“10/10 for staggering views, this mountain retreat offers 4 chic chalets to cosy up in with your partner”
Four identical chalets line the mountain, their entirely glass fronts maximising the epic views. Better still, each has a private terrace (with wooden table and chairs) perfect for gazing at the scenery over a cup of tea or, as we did, huddling down to admire a magnificent storm.
Inside, the large open-plan living room and kitchen occupy the ground floor (along with the bathroom). Wander upstairs and you’re in the mezzanine attic bedroom. A low double bed maximises the space beneath the eaved ceilings, and a firm mattress holds 2 single duvets - great if you’re always arguing about who steals the bedclothes. Bathrooms are small but perfectly formed: shiny chrome finishes, toiletries, a big heated towel rail and a spacious shower.
Overall, the décor is quite stark, but the feel is clean and minimalist. Contemporary chrome lamps and a small copper bowl provide the only homely touches; we felt it would be nice to add a couple of pictures or the odd piece of decorative art. However, we give it full marks for welcoming extras: waffle bathrobes and full-length mohair robes for winter, bright-red Crocs to wander about in, chocolates to snaffle, and a bowl of dried apple slices (delicious).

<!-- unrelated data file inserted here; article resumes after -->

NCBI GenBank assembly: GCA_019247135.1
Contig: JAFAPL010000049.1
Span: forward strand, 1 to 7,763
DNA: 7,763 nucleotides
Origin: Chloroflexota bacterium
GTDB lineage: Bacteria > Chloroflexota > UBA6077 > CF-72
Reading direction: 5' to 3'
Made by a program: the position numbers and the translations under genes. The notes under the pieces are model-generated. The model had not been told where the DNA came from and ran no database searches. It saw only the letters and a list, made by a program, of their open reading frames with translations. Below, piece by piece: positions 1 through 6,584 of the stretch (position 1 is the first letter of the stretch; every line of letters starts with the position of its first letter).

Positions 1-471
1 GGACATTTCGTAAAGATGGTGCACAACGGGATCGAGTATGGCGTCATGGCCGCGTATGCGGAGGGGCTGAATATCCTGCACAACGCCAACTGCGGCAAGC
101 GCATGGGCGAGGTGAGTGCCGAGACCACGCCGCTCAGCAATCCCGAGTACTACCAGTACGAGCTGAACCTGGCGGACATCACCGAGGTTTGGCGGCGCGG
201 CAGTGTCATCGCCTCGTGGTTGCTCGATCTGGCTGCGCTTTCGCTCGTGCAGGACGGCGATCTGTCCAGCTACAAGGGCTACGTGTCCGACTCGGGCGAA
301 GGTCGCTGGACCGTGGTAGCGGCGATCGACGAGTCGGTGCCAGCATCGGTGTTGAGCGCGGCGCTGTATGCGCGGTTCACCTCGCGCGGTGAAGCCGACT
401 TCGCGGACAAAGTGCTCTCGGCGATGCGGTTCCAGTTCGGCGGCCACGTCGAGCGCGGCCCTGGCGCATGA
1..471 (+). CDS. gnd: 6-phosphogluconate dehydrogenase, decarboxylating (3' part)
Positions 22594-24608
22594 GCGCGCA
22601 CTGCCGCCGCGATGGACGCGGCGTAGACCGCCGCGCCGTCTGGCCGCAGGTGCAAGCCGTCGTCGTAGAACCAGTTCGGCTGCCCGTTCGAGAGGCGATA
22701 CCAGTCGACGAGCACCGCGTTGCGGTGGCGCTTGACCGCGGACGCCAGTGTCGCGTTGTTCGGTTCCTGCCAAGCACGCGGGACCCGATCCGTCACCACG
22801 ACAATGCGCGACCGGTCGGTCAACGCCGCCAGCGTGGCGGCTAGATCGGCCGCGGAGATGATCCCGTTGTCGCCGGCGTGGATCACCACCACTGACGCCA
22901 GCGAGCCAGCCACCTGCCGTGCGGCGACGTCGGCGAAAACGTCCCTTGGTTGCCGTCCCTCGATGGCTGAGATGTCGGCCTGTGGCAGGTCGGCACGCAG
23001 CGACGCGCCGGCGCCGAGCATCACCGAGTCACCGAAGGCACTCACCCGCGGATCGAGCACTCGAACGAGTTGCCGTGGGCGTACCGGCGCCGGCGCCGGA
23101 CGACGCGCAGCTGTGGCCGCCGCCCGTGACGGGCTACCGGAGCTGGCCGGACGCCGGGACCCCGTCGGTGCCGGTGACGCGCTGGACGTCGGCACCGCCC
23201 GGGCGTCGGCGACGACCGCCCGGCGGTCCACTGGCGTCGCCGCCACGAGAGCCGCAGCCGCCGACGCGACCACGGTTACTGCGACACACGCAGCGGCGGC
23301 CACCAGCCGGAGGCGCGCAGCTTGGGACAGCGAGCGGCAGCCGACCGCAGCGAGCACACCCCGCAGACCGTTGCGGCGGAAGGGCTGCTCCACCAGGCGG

Unusually, Nebesa has no restaurant; instead Katja and Bojan provide a variety of food for you to help yourselves to at any time.
In the main building, the communal kitchen adjoins a sociable dining area and terrace. Below this is a cold room filled with treats. Locally cured salamis and prosciutto, traditional hard cheeses and crackers are nice for lunch. There are big urns of local wines to wash it down (we preferred the whites); if you’d like something more upmarket, a selection of excellent wines are available on an honesty-bar basis (sold at cost price).
In your chalet, a breakfast of yoghurt, juice, UHT milk, processed cheese and fresh cherries waits in your fridge - perfect for lazy mornings. Muesli, teas and coffees are in the cupboard; wander over to the main building for bread and jams, too.
In the evenings, you’re on your own. Self-cater in your well-equipped chalet (pots, pans, knives, sieves, a grater, a hob, etc) using produce bought from the supermarket in Kobarid (15 minutes’ drive) or dine out. We had an unbelievably good meal at the famous Hiša Franko, run by Katja and Bojan's daughter; local produce cooked in a theatrical way - think dry ice swirling around a martini glass filled with tomato jelly and fresh octopus, or wild herb and flower salad with blueberries and an egg yolk.